There certainly are quite a few differences in aesthetic objectives with respect to modern dance and classical ballet. Aesthetics can be understood as anything that is "thought of as beautiful," while beautiful can be understood as anything "moving or stirring to the senses" ("A simple Discussion of the Aesthetics of Ballet and Modern Dance"). Hence, while there are differences in aesthetic objectives, the central aesthetic objective for both modern dance and ballet would remain the same--to move or stir the senses.
Modern dance has certainly progressed since the movement first began in the late 19th and early 20th centuries. At first, modern dance was choreographed to include movements that seemed "natural" or "organic," and the dancers had "bare legs" and "bare feet" and merely wanted to express themselves through movement ("A Simple Discussion"). However, today, modern dance has progressed so much that it becomes difficult to precisely define exactly what aesthetic objectives modern dance has. In addition, variations in modern dance is a main point of the objective of modern dance, leading to a variety of aesthetics. However, one aesthetic goal we can state is that a dancer's body must look "interesting and expressive" as the dancer completes his/her motions ("A Simple Discussion"). The dancer's body must also look healthy overall. Regardless, the emergence of community dance within modern dance has also introduced a wide variety of body types within dance. Community dance has been designed to reflect all of what we would see in a community--everything from thin and athletic to obese and even elderly.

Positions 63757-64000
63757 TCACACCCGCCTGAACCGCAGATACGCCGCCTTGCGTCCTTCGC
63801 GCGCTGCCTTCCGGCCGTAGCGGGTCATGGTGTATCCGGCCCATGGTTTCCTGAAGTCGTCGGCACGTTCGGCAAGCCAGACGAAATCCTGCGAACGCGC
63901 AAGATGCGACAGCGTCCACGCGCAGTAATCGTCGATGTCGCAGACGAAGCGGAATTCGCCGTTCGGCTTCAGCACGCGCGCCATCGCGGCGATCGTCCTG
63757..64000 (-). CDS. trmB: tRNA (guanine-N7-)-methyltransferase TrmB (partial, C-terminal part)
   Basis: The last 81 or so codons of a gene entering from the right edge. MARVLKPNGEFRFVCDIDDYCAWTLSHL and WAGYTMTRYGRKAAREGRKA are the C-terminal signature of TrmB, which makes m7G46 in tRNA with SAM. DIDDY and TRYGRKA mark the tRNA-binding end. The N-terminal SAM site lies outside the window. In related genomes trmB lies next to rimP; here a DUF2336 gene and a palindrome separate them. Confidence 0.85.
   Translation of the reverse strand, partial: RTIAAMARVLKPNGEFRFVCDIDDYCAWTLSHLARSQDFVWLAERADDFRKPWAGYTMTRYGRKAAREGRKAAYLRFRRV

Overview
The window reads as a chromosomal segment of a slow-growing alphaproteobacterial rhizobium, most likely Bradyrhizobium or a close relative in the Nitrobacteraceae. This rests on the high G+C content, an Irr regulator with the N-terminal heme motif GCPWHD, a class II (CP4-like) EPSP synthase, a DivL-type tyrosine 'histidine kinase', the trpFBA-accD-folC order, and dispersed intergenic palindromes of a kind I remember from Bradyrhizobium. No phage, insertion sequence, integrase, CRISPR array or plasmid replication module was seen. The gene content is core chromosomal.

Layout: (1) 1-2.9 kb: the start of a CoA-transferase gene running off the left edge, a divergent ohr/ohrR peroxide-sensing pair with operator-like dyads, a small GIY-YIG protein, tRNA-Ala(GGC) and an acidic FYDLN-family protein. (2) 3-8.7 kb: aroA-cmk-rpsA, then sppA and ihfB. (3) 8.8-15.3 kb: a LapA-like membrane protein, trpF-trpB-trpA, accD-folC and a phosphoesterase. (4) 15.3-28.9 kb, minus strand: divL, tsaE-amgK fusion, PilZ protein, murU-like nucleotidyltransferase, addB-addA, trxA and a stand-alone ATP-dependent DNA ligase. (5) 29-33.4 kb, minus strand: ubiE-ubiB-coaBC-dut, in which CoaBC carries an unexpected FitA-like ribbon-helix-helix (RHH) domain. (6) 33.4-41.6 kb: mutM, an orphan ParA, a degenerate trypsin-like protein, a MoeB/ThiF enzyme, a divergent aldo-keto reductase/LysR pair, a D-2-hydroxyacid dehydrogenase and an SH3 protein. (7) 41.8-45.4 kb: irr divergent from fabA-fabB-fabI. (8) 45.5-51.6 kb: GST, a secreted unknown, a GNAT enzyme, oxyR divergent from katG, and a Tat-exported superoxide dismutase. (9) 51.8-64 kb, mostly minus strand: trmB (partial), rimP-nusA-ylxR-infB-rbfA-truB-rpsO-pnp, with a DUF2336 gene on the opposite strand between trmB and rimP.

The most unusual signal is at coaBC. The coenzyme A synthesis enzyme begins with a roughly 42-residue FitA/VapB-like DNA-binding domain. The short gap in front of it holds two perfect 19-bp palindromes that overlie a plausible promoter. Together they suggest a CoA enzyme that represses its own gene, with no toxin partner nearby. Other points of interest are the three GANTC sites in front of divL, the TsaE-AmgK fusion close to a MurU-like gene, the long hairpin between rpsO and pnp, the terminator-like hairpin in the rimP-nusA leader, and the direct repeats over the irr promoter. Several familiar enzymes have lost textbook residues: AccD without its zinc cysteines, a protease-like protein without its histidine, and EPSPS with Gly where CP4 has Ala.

In contrast, ballet has developed a very specific aesthetic with respect to what a dancer's body should look like. Choreographer George Blanchine of the de Basil and Blum's Ballet Russe de Monte Carlo introduced in 1932 ballet's current body-type trend when he hired three very young dancers of the ages 12, 13, and 14. Since then, it has become understood that a woman's body type for classical ballet should be "extreme thinness, long limbs, short torso, short of stature, high arches of the feet, and flexibility" ("A Simple Discussion"). Hence, while the body type for modern dance can be extremely varied as a part of the aesthetic object, for ballet, the aesthetic body type is very, very specific. What's more, while a ballerina must be extremely strong, her body type must also look very frail.
The aesthetics of ballet and jazz dance are also very antithetical. Ballet likes to focus on linear movements through the "erect spine and lifted center," while jazz is performed with bended knees and a dropped center to "get into the movement" (Yeuell, "Jazz Dance"). The aesthetic objective of jazz is generally to look more "released and grounded" (Yeuell). In contrast, for ballet, the shapes are drawn through taught muscles, strong lines, and flexibility.
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